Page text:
India clamps down on tax evasion among US bank account holders India clamps down on tax evasion among US bank account holders

India clamps down on tax evasion among US bank account holders
29 Jan 2018

India's income tax department is starting to target senior executives with US bank accounts, acting on information that the US is sharing with India under its Foreign Account Tax Compliance Act (Fatca).

As a result, people with US bank accounts are now receiving enquiry notices from the Directorate General of Income Tax (Intelligence & Criminal Investigation), potentially opening them up to prosecution on charges of concealing black money overseas, according to local reports.

The Undisclosed Foreign Income And Assets (Imposition of Tax) Act makes this a criminal offence, with offenders punishable by up to 10 years imprisonment and a 120% tax, which effectively means asset confiscation.

What is Fatca?

Fatca was enacted by the US in 2010 as part of the Hiring Incentives to Restore Employment (HIRE) Act. It was intended to combat tax evasion by US nationals holding investments in offshore accounts. Signatories to the agreement are required to share information on any financial investment by a US citizen residing in their country and vice versa.

Who is being targeted in India?

Queries are mostly believed to relate to dividends, interest income and deposits in the bank accounts of individuals who have spent some time in the US. It is not clear how many such notices have been sent out.

What do the letters say?

The tax authorities are asking recipients whether the schedule of financial assets was filed with their income tax return, along with declarations of dividend and interest earned in the US. Individuals have also been asked to explain their residency status. Those who fail to respond face a fine.

What should recipients do?

Anyone receiving such a notice should be careful to ensure an accurate response, warned PwC partner Kuldip Kumar, as any misreporting is likely to be discovered. "With the elevated use of technology and data analytics, such linking of information would be more of routine rather than an exception," he said.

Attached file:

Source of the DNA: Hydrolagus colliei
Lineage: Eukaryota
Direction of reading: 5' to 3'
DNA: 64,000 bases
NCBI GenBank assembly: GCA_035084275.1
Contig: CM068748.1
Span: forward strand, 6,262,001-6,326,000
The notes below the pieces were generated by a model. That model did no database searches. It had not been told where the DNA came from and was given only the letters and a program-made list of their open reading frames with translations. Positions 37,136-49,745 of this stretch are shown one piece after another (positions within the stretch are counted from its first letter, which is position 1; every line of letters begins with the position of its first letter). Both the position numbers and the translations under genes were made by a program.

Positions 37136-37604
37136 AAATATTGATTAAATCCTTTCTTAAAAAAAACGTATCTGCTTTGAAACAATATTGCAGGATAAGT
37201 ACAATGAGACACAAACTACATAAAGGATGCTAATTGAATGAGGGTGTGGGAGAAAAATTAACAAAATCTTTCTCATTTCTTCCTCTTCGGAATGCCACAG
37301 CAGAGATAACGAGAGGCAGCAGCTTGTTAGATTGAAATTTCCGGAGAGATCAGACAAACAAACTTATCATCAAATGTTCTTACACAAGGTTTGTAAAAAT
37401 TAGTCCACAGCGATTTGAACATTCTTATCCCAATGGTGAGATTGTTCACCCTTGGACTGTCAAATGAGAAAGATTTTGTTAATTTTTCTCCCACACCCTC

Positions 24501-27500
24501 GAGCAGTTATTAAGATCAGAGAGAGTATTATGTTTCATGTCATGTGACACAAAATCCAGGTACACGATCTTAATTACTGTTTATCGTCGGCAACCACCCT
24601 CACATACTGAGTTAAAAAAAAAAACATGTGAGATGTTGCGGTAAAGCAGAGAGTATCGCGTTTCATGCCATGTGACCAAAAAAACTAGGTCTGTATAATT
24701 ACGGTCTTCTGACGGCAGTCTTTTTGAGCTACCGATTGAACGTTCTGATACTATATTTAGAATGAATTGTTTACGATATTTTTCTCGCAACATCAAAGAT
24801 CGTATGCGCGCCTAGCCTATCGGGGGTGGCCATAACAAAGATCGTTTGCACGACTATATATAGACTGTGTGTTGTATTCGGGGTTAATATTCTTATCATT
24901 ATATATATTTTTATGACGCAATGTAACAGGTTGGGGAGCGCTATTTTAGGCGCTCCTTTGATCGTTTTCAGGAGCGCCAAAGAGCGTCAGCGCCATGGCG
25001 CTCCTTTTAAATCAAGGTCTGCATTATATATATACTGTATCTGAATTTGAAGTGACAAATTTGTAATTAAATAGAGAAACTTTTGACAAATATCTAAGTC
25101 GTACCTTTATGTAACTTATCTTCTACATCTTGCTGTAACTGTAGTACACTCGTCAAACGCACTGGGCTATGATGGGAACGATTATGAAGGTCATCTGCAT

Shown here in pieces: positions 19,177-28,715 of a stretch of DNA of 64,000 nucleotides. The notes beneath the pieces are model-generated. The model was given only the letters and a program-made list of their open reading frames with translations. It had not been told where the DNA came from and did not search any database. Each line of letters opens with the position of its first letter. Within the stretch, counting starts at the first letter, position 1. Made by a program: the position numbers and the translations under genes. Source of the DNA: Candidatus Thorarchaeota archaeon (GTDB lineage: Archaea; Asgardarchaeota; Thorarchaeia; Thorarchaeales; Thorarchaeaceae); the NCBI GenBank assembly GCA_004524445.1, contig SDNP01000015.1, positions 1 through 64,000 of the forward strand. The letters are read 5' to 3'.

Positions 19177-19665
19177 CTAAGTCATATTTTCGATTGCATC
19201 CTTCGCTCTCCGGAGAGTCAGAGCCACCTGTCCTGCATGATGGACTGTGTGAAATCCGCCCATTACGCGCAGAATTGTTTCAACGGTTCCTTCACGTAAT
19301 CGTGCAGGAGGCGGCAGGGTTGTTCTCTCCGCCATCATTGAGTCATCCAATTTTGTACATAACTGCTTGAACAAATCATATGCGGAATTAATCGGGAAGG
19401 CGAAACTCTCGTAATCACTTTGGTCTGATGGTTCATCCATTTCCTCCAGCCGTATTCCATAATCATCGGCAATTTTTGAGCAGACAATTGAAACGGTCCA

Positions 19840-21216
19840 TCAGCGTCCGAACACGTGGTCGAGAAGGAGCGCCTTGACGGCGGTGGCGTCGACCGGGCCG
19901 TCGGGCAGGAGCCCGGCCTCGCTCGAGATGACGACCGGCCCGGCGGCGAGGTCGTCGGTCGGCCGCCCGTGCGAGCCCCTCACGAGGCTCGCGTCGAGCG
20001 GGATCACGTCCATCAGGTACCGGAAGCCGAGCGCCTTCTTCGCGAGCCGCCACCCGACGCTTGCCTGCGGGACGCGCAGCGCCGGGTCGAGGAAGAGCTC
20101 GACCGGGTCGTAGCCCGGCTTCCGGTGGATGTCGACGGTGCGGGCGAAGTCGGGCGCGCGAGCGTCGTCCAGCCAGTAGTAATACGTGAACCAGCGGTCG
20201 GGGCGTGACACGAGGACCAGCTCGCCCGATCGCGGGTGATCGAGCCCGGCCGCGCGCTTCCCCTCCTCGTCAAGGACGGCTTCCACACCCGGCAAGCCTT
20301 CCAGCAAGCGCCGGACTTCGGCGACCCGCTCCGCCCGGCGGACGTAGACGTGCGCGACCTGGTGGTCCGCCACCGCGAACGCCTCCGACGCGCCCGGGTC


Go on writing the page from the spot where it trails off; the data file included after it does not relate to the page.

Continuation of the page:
Emma Woollacott is a freelance business journalist. Her work has appeared in a wide range of publications, including the Guardian, the Times, Forbes and the BBC.

India's income tax department is starting to target senior executives with US bank accounts, acting on information that the US is sharing with India under its Foreign Account Tax Compliance Act (Fatca).

As a result, people with US bank accounts are now receiving enquiry notices from the Directorate General of Income Tax (Intelligence & Criminal Investigation), potentially opening them up to prosecution on charges of concealing black money overseas, according to local reports.

The Undisclosed Foreign Income And Assets (Imposition of Tax) Act makes this a criminal offence, with offenders punishable by up to 10 years imprisonment and a 120% tax, which effectively means asset confiscation.

What is Fatca?

Fatca was enacted by the US in 2010 as part of the Hiring Incentives to Restore Employment (HIRE) Act. It was intended to combat tax evasion by US nationals holding investments in offshore accounts. Signatories to the agreement are required to share information on any financial investment by a US citizen residing in their country and vice versa.

Who is being targeted in India?

Queries are mostly believed to relate to dividends, interest income and deposits in the bank accounts of individuals who have spent some time in the US. It is not clear how many such notices have been sent out.

What do the letters say?

The tax authorities are asking recipients whether the schedule of financial assets was filed with their income tax return, along with declarations of dividend and interest earned in the US. Individuals have also been asked to explain their residency status. Those who fail to respond face a fine.

What should recipients do?

Anyone receiving such a notice should be careful to ensure an accurate response, warned PwC partner Kuldip Kumar, as any misreporting is likely to be discovered. "With the elevated use of technology and data analytics, such linking of information would be more of routine rather than an exception," he said.

Emma Woollacott is a freelance business journalist. Her work has appeared in a wide range of publications, including the Guardian, the Times, Forbes and the BBC.

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